This step is critical for both startups and established businesses as a single day of delay can make or break the project. Based on an SRS you should estimate the time necessary for every specialist’s work, including developers, designers, SEO experts. Estimate two timelines for every task: an optimistic and a pessimistic one. After you have estimated the time necessary for every task, use Monte-Carlo analysis to estimate the likelihood of completing the project within the estimated amount of time. You can also use the Gantt Chart to visualize the separate stages of the in-house or outsourcing development process over time and get a better understanding of its time frame. Based on the development timeline you can estimate the project’s budget.
You might want to hurry the developers along, but before you choose speed over quality, set your software development priorities straight.
Step 4. Scope Reduction
If the project estimation meets your budget and timeline requirements, you can skip this step and move onto step 5. However, if you can’t afford the time or money the project will take, go over the requirements and features one more time. You need to interview the stakeholders again and identify the major features the project can’t go without. You need to reduce the project to a minimum viable product (MVP) that has a market value. Once you reevaluate the project with a reduced scope, move to the next step.
Step 5. Development Planning
This step allows you to have a clear picture of every development stage and the whole timeline for specific experts working on the project. A detailed plan will allow you to manage human resources of software development services provider in case tasks are not completed on time. Use the same Gantt Chart you have developed in step 3, but make it more detailed with specific tasks assigned to individual developers, designers or other specialists.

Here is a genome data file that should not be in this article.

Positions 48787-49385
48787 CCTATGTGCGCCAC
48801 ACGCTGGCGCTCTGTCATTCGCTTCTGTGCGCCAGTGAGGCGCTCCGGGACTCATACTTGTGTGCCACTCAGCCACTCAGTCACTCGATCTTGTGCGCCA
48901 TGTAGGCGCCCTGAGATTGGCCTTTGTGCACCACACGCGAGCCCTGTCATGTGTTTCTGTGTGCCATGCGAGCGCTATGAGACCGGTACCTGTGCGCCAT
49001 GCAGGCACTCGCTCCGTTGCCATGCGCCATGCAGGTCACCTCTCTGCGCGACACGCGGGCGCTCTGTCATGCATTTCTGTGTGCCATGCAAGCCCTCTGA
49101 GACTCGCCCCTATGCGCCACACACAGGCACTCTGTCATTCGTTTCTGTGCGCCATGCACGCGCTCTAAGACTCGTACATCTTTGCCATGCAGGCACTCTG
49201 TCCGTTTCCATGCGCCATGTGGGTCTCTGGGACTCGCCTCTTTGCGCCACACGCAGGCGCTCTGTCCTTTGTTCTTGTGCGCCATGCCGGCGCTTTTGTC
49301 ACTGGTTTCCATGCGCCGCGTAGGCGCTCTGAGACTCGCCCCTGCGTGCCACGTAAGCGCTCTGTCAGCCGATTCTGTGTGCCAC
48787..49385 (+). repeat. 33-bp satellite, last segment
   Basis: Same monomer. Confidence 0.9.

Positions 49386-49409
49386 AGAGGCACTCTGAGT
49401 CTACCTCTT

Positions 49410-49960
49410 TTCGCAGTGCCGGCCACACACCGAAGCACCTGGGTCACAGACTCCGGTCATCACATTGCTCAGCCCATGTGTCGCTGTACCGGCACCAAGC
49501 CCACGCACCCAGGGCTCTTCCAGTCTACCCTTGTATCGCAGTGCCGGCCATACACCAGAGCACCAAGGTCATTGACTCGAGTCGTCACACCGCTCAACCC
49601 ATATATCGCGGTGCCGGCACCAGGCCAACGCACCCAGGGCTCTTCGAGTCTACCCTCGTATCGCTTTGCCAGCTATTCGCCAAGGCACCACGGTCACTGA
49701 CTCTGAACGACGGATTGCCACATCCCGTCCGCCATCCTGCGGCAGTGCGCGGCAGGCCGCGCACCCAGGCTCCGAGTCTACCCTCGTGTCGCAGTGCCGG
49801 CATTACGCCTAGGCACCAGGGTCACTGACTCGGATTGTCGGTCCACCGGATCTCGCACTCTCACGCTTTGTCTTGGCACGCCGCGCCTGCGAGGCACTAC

Step 6. Risk Management
Most software projects fail because of unforeseen risks, so risk assessment and management is a critical step necessary to ensure a positive outcome. To assess risk, use a premortem method. Unlike a postmortem autopsy performed after the patient is dead, a premortem analysis is conducted at the outset of the project. Assume the worst has happened, and the project has failed, then move back along the timeline and propose the reasons for its untimely death.
For every risk, evaluate the likelihood and impact, creating a risk matrix. Address the problems at the upper right corner of the matrix that are the most likely and that can have a severe impact. If you are new to project management, you will need to consult the project’s lead developer to assess the risks. Do not discard the risk matrix after the project is complete; software companies store them in a risk registry extended after every new project.
Step 7. Project Execution
Even the most careful plans sometimes fail, so to ensure the project is finished on time, you need to keep the hand on its pulse. Start each day with evaluating the project’s progress according to the Gantt Chart you have created in step 5. If there are any problems, analyze their reasons and propose actionable solutions. Unexpected risks can arise, both technical and personal. The former can be resolved by inviting consultants while extra specialists are often enough to solve the latter. Every other week go back to your risk registry, analyze and broaden it with new troubles you have faced.
Project management starts long before the developers begin coding. High-quality preparations, like requirements elicitation, scope assessment, and risk management are invaluable for the project’s success.